For those of you wanting to drown your sorrows of a holiday season gone mad with copious amounts of spiked eggnog like actor Chevy Chase in the movie Christmas Vacation or bringing good cheers by combining large amounts of high-fat treats with high-caloric alcohol, the New Year may start with a rude awakening.
A study conducted at the Laval University in Sainte-Foy, Quebec, showed that combining high-fat foods such as glazed ham, stuffing and pecan pie with alcoholic drinks causes people to put away many more calories than eating fatty foods with nonalcoholic drinks, or eating low-fat foods with or without alcohol, according to an article that appeared in The New York Times.
“We found that the body does not seem to ‘notice’ the calories from alcohol and compensate by reducing other intake,” reported Dr. Angelo Tremblay, who led the study. “The result is higher caloric intake whether you are eating a high- or low-fat diet.”
Considering that a traditional Christmas dinner can easily add up to more than 1,500 calories—a plate filled with ham, cornbread with butter, a slice of cheesecake, mashed potatoes with gravy, salad with croutons and vinaigrette, and a glass of beer—consuming additional calories from alcohol is likely to put extra pounds on your frame.
This, of course, begs the question whether some alcoholic beverages are more forgiving— at least in terms of their caloric intake— than others.
The general answer: Hard liquor and cocktail drinks tend to have many more calories than a glass of beer or wine, but having one cocktail or multiple drinks can easily add up to a meal.
In the movie Christmas Vacation, Clark Griswold asks his cousin Eddie, who is unemployed and arrived uninvited with his entire family, if he can refill his eggnog. Considering that one cup of eggnog (250 ml) contains 160-290 calories and a shot of spirits adds about another 60 calories, it would serve Clark well to share his spiked eggnog and sorrow.
Red and white wine have about the same amount of calories, or 121-125 calories per 5-ounce glass. Dessert wines tend to have more calories: A 3.5-ounce glass, for instance, has about 165 calories, according to Eat this, Not That book author David Zinczenko. Add sugar to sparkling wine before final bottling and you get the bubbly we all love during the Holiday season and a few extra calories, or about 163 in a 6.5-ounce flute.
Among popular non-light beers on the market, a 12-ounce bottle of Corona Extra (148 calories, 14 g of carbs and 4.6% alcohol by volume) is the “lightest” pick.
Ranking just below the Mexican brew, in terms of caloric intake, are three beers: Samual Adams Boston Lager (160 calories, 18 g of carbs and 4.8% alcohol content) and Bass Ale (160 calories, 13 g of carbs, 5.5% alcohol content) and George Killian’s Irish Red (163 calories, 14 g of carbs, 4.9% alcohol content).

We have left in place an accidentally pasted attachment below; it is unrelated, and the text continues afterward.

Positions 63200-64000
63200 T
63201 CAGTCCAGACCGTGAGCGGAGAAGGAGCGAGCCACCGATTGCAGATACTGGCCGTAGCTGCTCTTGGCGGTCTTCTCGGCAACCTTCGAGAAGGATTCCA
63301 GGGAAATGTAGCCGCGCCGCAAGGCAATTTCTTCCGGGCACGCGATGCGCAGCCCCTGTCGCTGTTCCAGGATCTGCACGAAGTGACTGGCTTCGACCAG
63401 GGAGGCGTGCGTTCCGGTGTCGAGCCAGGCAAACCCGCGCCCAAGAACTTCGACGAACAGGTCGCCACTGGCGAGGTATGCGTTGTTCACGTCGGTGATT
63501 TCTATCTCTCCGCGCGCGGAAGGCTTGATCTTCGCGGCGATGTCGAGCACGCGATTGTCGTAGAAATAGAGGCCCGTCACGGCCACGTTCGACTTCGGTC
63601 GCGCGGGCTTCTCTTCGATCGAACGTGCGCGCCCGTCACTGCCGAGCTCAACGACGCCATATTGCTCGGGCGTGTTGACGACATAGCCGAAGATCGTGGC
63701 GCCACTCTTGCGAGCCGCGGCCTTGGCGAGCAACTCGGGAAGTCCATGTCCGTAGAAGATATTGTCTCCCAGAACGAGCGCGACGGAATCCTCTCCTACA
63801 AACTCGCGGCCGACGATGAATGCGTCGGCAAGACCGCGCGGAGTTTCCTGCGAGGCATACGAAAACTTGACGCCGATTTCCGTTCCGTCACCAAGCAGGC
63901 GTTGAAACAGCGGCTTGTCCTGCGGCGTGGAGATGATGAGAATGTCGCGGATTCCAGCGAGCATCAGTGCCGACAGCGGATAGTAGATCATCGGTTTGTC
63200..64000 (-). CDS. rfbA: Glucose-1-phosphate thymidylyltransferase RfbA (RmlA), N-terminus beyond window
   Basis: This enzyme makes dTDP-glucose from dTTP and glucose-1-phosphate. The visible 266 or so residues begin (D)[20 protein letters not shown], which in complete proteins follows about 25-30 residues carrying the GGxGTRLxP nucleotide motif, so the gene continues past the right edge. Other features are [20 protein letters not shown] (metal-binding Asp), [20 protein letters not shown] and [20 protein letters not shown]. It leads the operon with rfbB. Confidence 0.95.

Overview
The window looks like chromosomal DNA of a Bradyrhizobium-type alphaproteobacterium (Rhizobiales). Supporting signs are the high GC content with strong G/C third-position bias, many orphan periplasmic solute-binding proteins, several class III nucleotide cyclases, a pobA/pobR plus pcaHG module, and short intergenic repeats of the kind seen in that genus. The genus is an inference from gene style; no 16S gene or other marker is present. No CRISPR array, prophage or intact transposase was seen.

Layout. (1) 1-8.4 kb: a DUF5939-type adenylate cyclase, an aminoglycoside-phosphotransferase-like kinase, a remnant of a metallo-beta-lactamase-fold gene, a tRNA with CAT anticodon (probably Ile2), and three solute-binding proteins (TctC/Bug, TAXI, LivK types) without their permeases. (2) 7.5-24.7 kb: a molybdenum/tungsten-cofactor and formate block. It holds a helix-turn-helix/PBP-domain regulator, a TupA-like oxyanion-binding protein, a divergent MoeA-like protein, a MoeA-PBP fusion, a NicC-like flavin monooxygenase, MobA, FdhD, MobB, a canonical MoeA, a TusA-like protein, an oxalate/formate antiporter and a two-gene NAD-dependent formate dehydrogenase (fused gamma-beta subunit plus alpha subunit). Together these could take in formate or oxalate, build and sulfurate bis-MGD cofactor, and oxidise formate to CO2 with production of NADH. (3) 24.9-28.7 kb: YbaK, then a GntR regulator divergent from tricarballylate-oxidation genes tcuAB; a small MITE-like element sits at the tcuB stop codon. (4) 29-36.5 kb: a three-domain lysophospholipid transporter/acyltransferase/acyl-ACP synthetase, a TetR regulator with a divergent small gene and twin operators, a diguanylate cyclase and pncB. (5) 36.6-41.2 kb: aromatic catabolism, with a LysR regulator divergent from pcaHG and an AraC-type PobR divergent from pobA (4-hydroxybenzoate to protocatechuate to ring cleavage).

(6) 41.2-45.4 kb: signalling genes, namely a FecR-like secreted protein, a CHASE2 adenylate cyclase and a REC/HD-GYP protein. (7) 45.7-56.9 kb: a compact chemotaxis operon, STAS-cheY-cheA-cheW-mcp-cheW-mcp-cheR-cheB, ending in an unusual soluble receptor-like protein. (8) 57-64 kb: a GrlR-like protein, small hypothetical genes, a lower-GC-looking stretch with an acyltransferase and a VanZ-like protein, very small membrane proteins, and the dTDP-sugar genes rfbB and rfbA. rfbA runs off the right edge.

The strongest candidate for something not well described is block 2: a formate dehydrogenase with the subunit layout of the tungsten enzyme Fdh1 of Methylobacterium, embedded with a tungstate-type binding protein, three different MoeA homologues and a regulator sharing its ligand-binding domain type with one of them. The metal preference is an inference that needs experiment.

Zinczenko’s “worst pick”: Sam Adams Cream Stout beer, which has 190 calories, 24 g of carbs and an alcohol volume of 4.9%.
Better for your waist line are the following two “light beers”: Beck’s Premier Light with 64 calories, 4 g of carbs and 3.8% volume of alcohol and Michelob ULTRA, which has 95 calories, 2.6 carbs and 4.1% volume of alcohol. Amstel Light, which packs 99 calories, 5.5 g of carbs and 3.5% volume of alcohol, is a true alternative to Amstel’s heavyweight Cream Stout.
Guiness Draught may be the surprising low-calorie standby: One bottle has 126 calories, 10 g of carbohydrates and 4% volume of alcohol.
Hard Liquor and Cocktails = Hard to Burn Calories
When it comes to hard liquor, a 1.5-ounce glass of 53-proof Kahlua has 170 calories, which is only 10 calories shy of a whole wheat Krispy Kreme doughnut.
A 1.5-ounce serving of 90-proof Gin has 110 calories, the caloric equivalent of a ½ cup of Zesty Lemon Sorbet from Haagen-Dazs.
A frozen margarita made with 2 ounces of tequila, 4.5 ounces of Jose Cuervo margarita mix, and salt will set you back about 246 calories, the equivalent of a 4-ounce serving of Baskin-Robbins Cherries Jubilee ice cream.
One Pina Colada, made with Malibu rum, pineapple juice and cream, packs about 312 calories, or 32 calories less than the Small Chocolate Sundae sold at the Dairy Queen.
A 12-ounce serving of Rum and Coke will set you back 361 calories, or those packed in Carl’s Jr. Charbroiled BBQ Chicken Sandwich.
The Mudslide, made with vodka, coffee liqueur, Irish cream and vanilla ice cream, is the bomb of all cocktails. It packs 820 calories in a 12-ounce serving, an entire restaurant meal.
For the same calories packed in a Mudslide cocktail you can eat 1 Arby’s Roast Beef and Swiss Market Fresh Sandwich (810 calories); 1 Denny’s Buttermilk Pancake Platter (890 calories); or 2 slices of Domino’s Classic Hand-tossed Pizza (510 calories) and a soda.
By comparison, a 2-ounce serving of Martini, made with Gin and dry Vermouth, has 119 calories; a 2.1-ounce serving of a Manhattan, made with Whiskey, Vermouth and Bitters, has 132 calories. This makes these two “Ms” the low-calorie cocktail drink alternative.
Among Zinczenko’s recommendations for “better cocktail choices” are an 8-ounce Bloody Mary (140 calories; 8 g of carbs; 150 mg sodium) drink and a 6-ounce Screwdriver (130 calories; 13 g of carbs) drink.
A Happy Holiday
So whether you’re struggling with holiday angst or excessive holiday cheer, try going for a walk, a bike ride or any other type of physical activity that will lift your spirits.
Being physically active before or after a meal will not only help burn calories, but is also a great way to deal with holiday stress.
Then get the family and friends together for a great comedy hour with the Griswold’s, the Grinch, or if you prefer a Hallmark classic, the television rebroadcasting of “It’s a Wonderful Life.”
Marion Webb is the managing editor for the American Council on Exercise and an ACE-certified Personal Trainer. For specific fitness-related story ideas or comments, please e-mail her directly at firstname.lastname@example.org.